Another major issue of night driving is the large number of sleepy drivers & drunks around you. Even if you are fresh, they can be dangerous to you.
Once I was a witness to this fact myself.
We had gone to Kumbakonam and the areas around for temple visits. During this time, my son fell ill, and didn't wanting to continue to trip, we returned back hurriedly. So, we started from there at 17:00 aiming to reach home (Coimbatore) by night.
Somewhere midway, I saw an M800 in the mirror speeding towards me. He was trying to overtake me from the right, while I was already in the rightmost lane! First it was amusing for me, then in a split second, I realized he might be drunk or sleeping and would not have noticed me. I very quickly moved towards left - thankfully no vehicles were in the middle lane.
I guess he got alarmed at the last moment as well, and tried to move towards left, trying to avoid hitting the median.
But his car landed straight into the median, and when the car came back to road, he was alright, but car wouldn't start. He called some of his friends for rescue.
Out of all this, no damages for us - just we were just panic struck. Later after a mile or two, we found a place to have tea and relax for 15 minutes & continued our journey.
OT: We reached home at 23:30 the same day, and the very next day we got our son admitted to a hospital for a week. I thanked my stars for taking the right decision to cut short the trip and traveling back home, and also for coming out safe in the above mishap.
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Old 21st December 2016, 14:28   #45
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Re: Drowsiness & Sleepy Driving: The silent killer on Indian roads

Sharing an experience(or two) of mine:
1)This was a few years ago, I had just been given my first scooter (Honda Dio) and I had less than 3000 Km of riding experience and zero night riding experience.
Back then we has this weird fascination with the Sunday morning CCD-Madduru rides.
We set off to CCD-Madduru at 1200Hrs, Sunday Morning from Bengaluru and with the 'josh' of a night out, (I had told my parents that I'd be sleeping over at my friend's place under the supervision of his parents) made it to CCD a couple of hours later.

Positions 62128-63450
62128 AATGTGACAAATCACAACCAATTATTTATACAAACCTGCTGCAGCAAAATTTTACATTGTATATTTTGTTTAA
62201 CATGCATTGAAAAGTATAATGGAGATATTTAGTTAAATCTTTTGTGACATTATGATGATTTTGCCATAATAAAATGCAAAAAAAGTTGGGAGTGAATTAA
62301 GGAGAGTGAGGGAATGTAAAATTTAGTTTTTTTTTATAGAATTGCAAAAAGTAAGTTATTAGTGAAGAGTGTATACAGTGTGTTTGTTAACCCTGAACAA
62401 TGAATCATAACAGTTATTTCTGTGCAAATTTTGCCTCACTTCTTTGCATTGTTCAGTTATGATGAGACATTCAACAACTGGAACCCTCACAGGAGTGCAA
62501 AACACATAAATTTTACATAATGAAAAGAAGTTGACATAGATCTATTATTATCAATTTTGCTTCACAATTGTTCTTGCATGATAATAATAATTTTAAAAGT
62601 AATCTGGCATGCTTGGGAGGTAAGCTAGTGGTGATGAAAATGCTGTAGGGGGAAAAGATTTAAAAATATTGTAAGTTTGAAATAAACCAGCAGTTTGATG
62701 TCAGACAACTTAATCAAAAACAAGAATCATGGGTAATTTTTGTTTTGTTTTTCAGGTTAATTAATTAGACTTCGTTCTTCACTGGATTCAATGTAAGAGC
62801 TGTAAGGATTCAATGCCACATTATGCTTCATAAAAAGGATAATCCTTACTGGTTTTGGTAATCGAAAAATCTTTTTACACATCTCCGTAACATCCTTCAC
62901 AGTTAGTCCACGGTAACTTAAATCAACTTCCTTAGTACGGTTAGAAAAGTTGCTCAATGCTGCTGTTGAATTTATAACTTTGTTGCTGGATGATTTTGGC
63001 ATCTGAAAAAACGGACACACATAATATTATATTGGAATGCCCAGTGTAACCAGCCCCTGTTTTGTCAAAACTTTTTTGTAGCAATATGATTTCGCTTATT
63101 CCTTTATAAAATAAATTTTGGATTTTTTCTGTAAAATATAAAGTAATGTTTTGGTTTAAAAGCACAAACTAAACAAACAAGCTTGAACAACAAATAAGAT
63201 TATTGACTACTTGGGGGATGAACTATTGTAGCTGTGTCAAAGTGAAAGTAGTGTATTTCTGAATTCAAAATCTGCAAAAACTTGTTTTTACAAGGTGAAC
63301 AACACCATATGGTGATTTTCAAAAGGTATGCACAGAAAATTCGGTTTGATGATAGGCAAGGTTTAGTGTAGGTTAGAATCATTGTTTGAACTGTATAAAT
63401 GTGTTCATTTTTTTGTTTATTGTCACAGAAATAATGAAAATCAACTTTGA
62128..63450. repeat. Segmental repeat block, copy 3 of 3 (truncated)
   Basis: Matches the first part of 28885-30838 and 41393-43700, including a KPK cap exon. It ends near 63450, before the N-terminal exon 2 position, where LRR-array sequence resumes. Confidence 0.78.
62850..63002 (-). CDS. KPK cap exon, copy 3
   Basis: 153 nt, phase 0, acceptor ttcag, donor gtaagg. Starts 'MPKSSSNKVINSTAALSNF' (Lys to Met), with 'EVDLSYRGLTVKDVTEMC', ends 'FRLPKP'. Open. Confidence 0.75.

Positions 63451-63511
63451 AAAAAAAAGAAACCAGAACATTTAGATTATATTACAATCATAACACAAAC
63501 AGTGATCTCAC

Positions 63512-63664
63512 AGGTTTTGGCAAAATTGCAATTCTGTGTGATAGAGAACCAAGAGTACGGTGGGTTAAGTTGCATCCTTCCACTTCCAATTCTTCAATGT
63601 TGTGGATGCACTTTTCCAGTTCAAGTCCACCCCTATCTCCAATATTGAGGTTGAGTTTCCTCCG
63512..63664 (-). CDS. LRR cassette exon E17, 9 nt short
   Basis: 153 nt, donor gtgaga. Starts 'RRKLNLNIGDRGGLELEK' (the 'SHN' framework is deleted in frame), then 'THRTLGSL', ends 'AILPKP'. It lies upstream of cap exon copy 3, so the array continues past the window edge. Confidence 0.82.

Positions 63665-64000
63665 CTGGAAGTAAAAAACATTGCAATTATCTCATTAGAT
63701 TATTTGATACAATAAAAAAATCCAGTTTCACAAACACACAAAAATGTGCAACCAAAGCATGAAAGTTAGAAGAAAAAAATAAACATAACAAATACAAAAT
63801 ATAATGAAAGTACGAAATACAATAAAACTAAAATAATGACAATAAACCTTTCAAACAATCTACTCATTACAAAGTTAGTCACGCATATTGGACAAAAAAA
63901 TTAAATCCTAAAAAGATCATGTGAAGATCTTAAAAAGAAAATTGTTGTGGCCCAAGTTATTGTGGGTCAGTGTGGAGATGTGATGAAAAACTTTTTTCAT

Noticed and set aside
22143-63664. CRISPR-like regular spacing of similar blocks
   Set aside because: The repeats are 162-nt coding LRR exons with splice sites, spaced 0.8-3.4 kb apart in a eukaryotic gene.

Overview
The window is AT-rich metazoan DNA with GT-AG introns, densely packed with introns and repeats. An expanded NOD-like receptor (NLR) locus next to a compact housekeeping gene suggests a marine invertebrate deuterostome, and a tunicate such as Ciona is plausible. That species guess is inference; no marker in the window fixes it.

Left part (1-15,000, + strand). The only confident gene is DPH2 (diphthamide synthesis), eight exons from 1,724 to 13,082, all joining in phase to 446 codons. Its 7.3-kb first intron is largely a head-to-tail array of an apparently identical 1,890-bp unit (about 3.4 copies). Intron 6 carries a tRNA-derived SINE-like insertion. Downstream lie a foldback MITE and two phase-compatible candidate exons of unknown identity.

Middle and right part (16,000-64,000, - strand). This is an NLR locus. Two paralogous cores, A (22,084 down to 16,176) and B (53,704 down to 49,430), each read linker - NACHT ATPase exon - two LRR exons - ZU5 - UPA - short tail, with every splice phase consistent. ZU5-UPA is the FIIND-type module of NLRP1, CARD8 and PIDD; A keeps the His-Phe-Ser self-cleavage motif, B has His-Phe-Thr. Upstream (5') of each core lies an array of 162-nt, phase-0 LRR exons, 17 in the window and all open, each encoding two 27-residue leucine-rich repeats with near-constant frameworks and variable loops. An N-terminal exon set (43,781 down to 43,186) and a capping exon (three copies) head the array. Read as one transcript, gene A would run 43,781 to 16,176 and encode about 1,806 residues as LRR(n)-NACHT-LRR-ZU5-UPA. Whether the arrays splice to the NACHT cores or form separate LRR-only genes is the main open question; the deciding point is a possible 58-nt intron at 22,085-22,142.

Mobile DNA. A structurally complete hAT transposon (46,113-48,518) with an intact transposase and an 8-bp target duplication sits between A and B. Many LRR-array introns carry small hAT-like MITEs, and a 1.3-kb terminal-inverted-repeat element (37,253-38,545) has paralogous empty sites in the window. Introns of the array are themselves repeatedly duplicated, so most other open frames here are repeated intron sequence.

There were three vehicles (two scooters and one bike) and six of us.
We were chatting and spent close to two hours awake. By this time I was already drowsy, I was imagining my bed, the soft pillow, the warm blanket all inside the coffee shop.
We set out by 0430Hrs and halfway through the journey, my pillion had fallen asleep on my back, the traffic was sparse and I too slowly began the journey into my cozy bed(inside my head) and dozed off for a fraction of a second on Mysuru Road, I was on the slow lane and had drifted into the shoulder which was covered with sand. The sudden left move(the height difference between the tarmac end and beginning of shoulder) which felt like the vehicle being pushed into the gravel, woke me up and I somehow got the vehicle back on to the road.
This was noticed by my friend riding behind my scooter and he asked me to switch with my (now sound asleep) pillion.
A dozen or so kilometers down the line, the trend had reversed. I was sound asleep on my friend's back, he also dozed off and we were already doing close to 70Km/H and a lorry was in the process of doing a U Turn right in front!
Fortunately for us, a car that was in the next lane, just a meter or two behind us honked profusely which woke us up and we managed to avoid being roadkill.
We laughed it off, but I have never taken my scooter/bike out on long night rides since.
2)I had devised a method to keep my eyes on the road when driving after limited sleep: I made sure that I overdrink water so that I'll be busy searching for a place to pull over and pee, while simultaneously driving ahead.Very uncomfortable but I could concentrate much more.
But on another Night out and the other two occupants were fast asleep, I was continuing with my drive using my above described method and thought that I could somehow get back home and into my cozy bed and a second later I was asleep and doing 50Km/H on Mysuru Road. And as fate would have it, the authorities had removed those big road humps and replaced it with barricades. I woke up a few meters before the barricade and swerved right(without checking, but fortunately it was clear) but the front left of the car had made contact at full speed and I ended up spending close to 50000INR on repairs.
I was shell shocked! My hands and legs were shaking uncontrollably on the way back and I was sweating (Temp inside the cabin was a cool 19DegCel) profusely.
I have never tried to "outsmart" sleep since.
I pull over, take a nice long nap, wake up and get out for some stretching and then I get back behind the wheel.